The Open Group’s Definition of Service Oriented Architecture
Service-Oriented Architecture (SOA) is an architectural style that supports service-orientation. Service-orientation is a way of thinking in terms of services and service-based development and the outcomes of services. A service is a logical representation of a repeatable business activity that has a specified outcome (e.g., check customer credit, provide weather data, consolidate drilling reports)

The purpose of SOA is to allow users to combine together fairly large chunks of functionality to form ad hoc applications built almost entirely from existing software services. The larger the chunks, the fewer the interfaces required to implement any given set of functionality; however, very large chunks of functionality may not prove sufficiently granular for easy reuse. Each interface brings with it some amount of processing overhead, so there is a performance consideration in choosing the granularity of services.

SOA as an architecture relies on service-orientation as its fundamental design principle. If a service presents a simple interface that abstracts away its underlying complexity, then users can access independent services without knowledge of the service’s platform implementation.

Horizontal Layers of SOA

SOA-based solutions endeavour to enable business objectives while building an enterprise-quality system. SOA architecture is viewed as five horizontal layers:

  1. Consumer Interface Layer – These are GUI for end users or apps accessing apps/service interfaces.
  2. Business Process Layer – These are choreographed services representing business use-cases in terms of applications.
  3. Services – Services are consolidated together for whole-enterprise in-service inventory.
  4. Service Components – The components used to build the services, such as functional and technical libraries, technological interfaces etc.
  5. Operational Systems – This layer contains the data models, enterprise data repository, technological platforms etc.

Cross Cutting – Vertical Layers of SOA

There are four cross-cutting vertical layers, each of which are applied to and supported by each of the following horizontal layers:

  1. Integration Layer – starts with platform integration (protocols support), data integration, service integration, application integration, leading to enterprise application integration supporting B2B and B2C.
  2. Quality of Service – Security, availability, performance etc. constitute the quality of service parameters which are configured based on required SLAs, OLAs.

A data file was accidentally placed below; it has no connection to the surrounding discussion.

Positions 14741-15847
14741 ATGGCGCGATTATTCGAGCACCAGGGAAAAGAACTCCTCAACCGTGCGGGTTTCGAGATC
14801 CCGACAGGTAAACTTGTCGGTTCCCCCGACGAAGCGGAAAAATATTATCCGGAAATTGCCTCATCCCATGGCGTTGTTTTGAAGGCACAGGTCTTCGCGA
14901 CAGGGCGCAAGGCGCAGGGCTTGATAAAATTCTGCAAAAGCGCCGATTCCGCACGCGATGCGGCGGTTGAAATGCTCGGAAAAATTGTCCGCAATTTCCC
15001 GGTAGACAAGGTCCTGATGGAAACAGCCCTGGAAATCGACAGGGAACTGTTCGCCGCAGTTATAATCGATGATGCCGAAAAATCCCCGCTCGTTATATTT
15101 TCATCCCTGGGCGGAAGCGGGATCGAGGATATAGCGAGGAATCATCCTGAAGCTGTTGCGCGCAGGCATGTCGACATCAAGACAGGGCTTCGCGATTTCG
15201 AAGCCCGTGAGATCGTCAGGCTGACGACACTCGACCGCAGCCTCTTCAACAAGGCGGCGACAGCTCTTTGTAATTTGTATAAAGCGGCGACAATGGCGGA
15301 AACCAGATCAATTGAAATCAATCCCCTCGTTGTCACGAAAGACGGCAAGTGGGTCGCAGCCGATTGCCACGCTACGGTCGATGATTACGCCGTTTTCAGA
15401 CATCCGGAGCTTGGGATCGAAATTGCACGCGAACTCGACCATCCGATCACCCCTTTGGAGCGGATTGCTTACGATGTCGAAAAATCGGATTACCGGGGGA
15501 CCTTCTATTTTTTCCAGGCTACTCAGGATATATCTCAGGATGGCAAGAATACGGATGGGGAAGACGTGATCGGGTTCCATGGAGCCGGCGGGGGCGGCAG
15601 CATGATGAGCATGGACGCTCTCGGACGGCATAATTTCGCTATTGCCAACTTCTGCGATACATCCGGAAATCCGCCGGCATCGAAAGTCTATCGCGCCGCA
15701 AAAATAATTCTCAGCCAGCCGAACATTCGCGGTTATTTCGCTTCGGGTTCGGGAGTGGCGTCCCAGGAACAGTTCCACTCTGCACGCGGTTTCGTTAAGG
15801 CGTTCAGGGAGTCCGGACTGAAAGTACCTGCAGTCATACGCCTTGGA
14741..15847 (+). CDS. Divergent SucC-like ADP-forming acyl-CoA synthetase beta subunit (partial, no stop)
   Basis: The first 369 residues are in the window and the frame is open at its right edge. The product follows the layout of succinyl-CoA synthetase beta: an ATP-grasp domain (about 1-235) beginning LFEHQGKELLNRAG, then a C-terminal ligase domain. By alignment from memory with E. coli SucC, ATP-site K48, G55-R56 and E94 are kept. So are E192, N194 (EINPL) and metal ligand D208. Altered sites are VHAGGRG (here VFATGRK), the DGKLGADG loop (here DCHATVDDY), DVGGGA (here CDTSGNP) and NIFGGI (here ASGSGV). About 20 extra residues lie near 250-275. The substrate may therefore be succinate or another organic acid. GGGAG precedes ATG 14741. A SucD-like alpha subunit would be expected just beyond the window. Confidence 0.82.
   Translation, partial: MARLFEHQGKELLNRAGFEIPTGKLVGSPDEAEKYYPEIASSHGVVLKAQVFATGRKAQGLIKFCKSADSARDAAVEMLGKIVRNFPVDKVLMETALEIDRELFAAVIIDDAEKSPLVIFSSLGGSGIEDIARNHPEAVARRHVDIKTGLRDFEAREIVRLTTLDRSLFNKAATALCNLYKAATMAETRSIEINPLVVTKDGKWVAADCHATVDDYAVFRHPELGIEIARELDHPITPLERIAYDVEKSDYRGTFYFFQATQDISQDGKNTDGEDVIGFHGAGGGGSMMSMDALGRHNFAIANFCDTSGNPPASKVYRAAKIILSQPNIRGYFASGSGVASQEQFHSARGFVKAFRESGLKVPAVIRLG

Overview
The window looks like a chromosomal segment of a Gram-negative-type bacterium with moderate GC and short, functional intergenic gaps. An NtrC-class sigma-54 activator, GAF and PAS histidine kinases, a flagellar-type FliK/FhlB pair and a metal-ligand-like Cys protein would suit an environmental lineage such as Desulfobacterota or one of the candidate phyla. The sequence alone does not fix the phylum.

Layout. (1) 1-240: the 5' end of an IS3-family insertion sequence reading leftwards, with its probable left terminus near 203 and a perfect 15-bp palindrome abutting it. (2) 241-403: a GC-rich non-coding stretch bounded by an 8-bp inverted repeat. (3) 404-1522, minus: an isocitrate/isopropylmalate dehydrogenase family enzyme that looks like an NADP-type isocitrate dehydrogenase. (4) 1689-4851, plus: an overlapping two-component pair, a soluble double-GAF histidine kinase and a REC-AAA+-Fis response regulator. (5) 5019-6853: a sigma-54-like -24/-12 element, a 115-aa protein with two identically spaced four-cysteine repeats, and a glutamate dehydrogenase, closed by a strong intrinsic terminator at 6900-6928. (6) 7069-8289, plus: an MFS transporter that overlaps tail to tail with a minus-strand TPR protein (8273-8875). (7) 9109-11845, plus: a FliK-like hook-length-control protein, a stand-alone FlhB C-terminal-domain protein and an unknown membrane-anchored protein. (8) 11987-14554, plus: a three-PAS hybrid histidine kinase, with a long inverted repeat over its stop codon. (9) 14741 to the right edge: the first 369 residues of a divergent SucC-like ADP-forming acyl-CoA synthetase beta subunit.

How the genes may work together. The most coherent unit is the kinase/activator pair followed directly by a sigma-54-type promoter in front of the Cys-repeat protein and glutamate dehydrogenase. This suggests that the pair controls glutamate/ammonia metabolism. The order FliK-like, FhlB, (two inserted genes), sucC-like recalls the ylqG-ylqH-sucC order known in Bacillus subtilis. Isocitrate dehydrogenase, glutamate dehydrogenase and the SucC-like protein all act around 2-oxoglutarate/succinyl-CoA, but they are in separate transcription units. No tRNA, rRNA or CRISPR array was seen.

3. Informational – provide business information.
  4. Governance – IT strategy is governed to each horizontal layer to achieve required operating and capability model.


The use of services provides major benefits:

  • In contrast to the use of large applications, which tend to be “information silos” that cannot readily exchange information with each other, the use of finer-grained software services gives freer information flow within and between enterprises. Integrating major applications is often expensive. SOA can save integration costs.
  • Organizing internal software as services makes it easier to expose its functionality externally. This leads to increased visibility that can have business value as, for example, when a logistics company makes the tracking of shipments visible to its customers, increasing customer satisfaction and reducing the costly overhead of status enquiries.
  • Business processes are often dependent on their supporting software. It can be hard to change large, monolithic programs. This can make it difficult to change the business processes to meet new requirements (arising, for example, from changes in legislation) or to take advantage of new business opportunities. A service-based software architecture is easier to change – it has greater organizational flexibility, enabling it to avoid penalties and reap commercial advantage. (This is one of the ways in which SOA can make an enterprise more “agile”.)


Now to coming to the question “Why SOA?”, I believe mostly it is answered.

In summary  SOA helps you with:

  • Reuse and composition. This is particularly powerful for creating new business processes quickly and reliably.
  • Recomposition. The ability to alter existing business processes or other applications based on service aggregation.
  • The ability to incrementally change the system. Switching service providers, extending services, modifying service providers and consumers. All of these can be done safely, due to well-controlled coupling.
  • The ability to incrementally build the system. This is especially true of SOA-based integration.

Reference Sources:

Gartner: Magic Quadrant for Cloud IaaS, Worldwide

As per Gartner Worldwide Cloud IaaS Spending to Grow 32.8% in 2015. The new Gartner Magic Quadrant for Cloud IaaS report released on May 2015 places IaaS companies under the following categories:

  • Leaders: Amazon AWS and Microsoft 
  • Challengers: Unfortunately there are no challengers for Amazon/Microsoft as per the report. 
  • Visionaries: Google, VMWare, CenturyLink, IBM SoftLayer
  • Niche Players: Rackspace, CSC, Fujitsu, Verizon, Dimension Data etc.

Unfortunately HP’s Public Cloud is too small to be considered in the report. As HP already announced their exit from Cloud Computing. 


Read more from Gartner Report here (Courtesy Amazon).

Do you remember the old days some people predicted Microsoft will be a failure in Cloud. What do you say now? My intend is not a debate here, but people should not be judgemental for the sake of proving they are smarter one’s in the planet. 

Let us admit AWS and Azure rocks.. 

Some good references: